Growing Rosemary From Cuttings | Propagating Rosemary

Suyash is a Master Gardener and the Editorial and Strategy Director at With a focus on houseplant care, he combines over a decade of hands-on horticultural experience with editorial expertise to guide and educate plant enthusiasts.
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Growing Rosemary From Cuttings is one of the best ways to have a fresh supply of this flavorful herb all year round!

Rosemary can be used in several dishes, from roasts to cocktails, and adds a unique flavor to your meal or drinks, making it a must have herbs in homes and garden!

Don’t Miss These Top Secrets of Growing the Bushier Rosemary

Benefits of Growing Rosemary From Cuttings

Growing Rosemary from cuttings has a lot of added benefits. Not only does it keep the same DNA as the mother plant, but also retains the same flavor, growth habits, and resilience to certain diseases.

  1. Saves Money: Propagating rosemary from cuttings is an economical way than buying starter plants from a nursery.
  2. Can Be Done At Home Easily: Taking rosemary cuttings is a relatively simple process that even novice gardeners can do!
  3. You Can Grow many Plants: By taking several cuttings from a single plant, you can quickly build up an entire rosemary garden with minimal effort.
  4. Grow and Gift: You can share rosemary plants with your friends and family or even trade cuttings with other gardeners.

Growing Rosemary From Cuttings

Growing Rosemary From Cuttings | How to Propagate a Rosemary Plant 3

The process of growing Rosemary from cuttings is quite simple and effortless. The best time to do it is from late spring to early summer as it offers warm temperatures and long daylight hours, which minimizes the risk of stress for cuttings.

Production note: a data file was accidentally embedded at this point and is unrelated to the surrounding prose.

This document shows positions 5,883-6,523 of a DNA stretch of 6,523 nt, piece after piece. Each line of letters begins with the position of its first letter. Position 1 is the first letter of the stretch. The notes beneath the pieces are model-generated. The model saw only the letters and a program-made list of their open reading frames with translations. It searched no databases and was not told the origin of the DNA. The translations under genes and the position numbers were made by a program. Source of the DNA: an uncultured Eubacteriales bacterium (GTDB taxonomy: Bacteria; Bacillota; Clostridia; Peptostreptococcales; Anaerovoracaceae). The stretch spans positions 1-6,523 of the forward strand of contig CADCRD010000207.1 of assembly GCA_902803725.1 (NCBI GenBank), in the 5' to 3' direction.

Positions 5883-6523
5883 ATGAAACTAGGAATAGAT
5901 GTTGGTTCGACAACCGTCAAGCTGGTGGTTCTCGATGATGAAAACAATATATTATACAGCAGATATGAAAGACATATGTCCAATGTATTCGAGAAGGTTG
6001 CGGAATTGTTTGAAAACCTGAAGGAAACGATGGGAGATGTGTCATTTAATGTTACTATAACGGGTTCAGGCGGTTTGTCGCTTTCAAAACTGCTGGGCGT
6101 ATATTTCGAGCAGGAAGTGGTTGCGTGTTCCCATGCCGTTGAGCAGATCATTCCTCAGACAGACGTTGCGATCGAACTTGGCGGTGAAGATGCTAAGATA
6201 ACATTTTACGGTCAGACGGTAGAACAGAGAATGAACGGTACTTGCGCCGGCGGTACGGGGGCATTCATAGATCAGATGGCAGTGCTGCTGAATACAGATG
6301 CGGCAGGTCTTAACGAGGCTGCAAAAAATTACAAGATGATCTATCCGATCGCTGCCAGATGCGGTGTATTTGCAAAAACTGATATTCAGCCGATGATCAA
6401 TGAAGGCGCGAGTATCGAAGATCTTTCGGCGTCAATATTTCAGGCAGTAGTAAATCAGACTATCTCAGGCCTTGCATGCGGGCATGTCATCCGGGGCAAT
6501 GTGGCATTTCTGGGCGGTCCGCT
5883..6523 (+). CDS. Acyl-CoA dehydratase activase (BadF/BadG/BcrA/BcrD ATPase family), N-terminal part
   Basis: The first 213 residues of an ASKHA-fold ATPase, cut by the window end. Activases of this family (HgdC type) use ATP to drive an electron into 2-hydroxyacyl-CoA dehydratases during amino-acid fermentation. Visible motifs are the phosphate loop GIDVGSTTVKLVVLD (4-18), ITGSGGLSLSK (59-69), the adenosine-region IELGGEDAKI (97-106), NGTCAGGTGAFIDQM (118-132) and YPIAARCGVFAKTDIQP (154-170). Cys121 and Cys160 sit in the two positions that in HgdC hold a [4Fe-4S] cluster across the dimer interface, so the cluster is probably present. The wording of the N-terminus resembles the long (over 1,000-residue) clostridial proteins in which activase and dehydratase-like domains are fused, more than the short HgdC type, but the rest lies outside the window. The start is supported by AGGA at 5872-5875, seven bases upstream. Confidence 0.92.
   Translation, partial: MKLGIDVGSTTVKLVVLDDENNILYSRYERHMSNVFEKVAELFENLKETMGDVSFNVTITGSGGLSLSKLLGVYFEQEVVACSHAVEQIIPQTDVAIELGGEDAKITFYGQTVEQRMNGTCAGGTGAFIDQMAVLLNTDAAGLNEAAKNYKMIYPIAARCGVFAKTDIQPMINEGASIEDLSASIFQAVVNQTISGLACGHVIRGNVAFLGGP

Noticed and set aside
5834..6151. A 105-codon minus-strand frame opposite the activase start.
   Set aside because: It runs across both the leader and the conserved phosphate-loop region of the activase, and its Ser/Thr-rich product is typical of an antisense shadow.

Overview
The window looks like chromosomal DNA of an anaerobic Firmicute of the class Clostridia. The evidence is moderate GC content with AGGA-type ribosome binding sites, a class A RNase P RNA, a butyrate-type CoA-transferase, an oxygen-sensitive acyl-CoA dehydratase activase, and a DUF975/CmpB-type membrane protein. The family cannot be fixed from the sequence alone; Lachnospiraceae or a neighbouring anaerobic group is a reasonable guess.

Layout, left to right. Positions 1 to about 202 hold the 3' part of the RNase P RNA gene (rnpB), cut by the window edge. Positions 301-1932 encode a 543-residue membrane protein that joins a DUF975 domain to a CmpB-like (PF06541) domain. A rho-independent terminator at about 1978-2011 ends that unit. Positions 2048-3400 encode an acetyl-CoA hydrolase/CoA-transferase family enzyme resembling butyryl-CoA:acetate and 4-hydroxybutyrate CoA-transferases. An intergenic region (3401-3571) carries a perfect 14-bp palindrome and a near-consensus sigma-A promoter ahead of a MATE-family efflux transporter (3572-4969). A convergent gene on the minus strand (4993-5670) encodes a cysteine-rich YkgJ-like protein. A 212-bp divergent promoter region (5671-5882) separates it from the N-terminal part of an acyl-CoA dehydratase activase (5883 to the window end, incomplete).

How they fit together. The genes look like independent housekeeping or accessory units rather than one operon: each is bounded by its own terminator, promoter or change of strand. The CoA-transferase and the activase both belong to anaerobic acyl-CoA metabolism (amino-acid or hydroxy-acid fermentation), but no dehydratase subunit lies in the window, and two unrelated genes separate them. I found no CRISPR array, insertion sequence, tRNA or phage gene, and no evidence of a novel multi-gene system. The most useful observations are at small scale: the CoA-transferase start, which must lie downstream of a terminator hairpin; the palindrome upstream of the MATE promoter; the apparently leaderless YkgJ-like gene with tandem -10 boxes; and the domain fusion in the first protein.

It would be a good idea to take softwood cuttings – as they are still in their active growing stage, they have a higher metabolic and cellular activity, which automatically guarantees success, thanks to the rapid cell development and elongation – all this plays a key role in essential root development.

Take 4-6 inches long cutting and dip the cut end in honey or aloe (They’re good rooting hormones) and plant it in a pot with a good seed starting mix.

Moisten the soil and keep it in bright indirect light, and let it grow. In about 10-15 days, the cutting will root and start growing into a new rosemary plant.

Note: You also have the option to grow the cuttings in water. Place the cutting in a jar filled with non chlorinated water and change the it every 2-4 days. Once you see roots emerging, transplant them into a pot.

How To Care For Rosemary When It Is Propagating

Rosemary From Cuttings 2

Location and Light Requirements

When the cuttings are still in the initial stages of their growth, make sure they are away from direct sunlight – it will save the tender new growth from scorching or drying out.

Once the cutting establishes itself, you can gradually start keeping it in direct sunlight (3-4 hours of mild morning sunlight). After a month or two, start exposing it to about 6-7 hours of light daily, avoiding harsh midday sun.

Watering Tips

During the initial stages, when the cutting has not formed the roots, avoid pouring water directly in the soil from a jug or a glass, as it can disturb its placement. So, how to do it correctly you may ask? Well, using a spray bottle is the best!

Simply moisten the growing medium, using the spray bottle, once in every 3-4 days or whenever it feels a little dry to the touch at the surface (Using RO water is best at this stage).

Do not mist the soil daily as it will attract root rot. The best time to water the cutting is in the morning – it gives it ample time to absorb the moisture, and also allows the foliage to go dry in the morning sun, reducing the risk of fungal diseases.

Pests and Diseases

Insects such as whiteflies, spittle flies, aphids, and spider mites are very attracted to the Rosemary plant. They can usually cause the plant to wilt very quickly, so keeping a regular eye on the herb can prevent this from happening. Use neem oil or soap solution to get rid of them.

Another aspect that Rosemary is highly susceptible to is powdery mildew or mold. This happens mainly if there is air circulation or ventilation around. Keep the herb in an open space where it gets a lot of fresh air.

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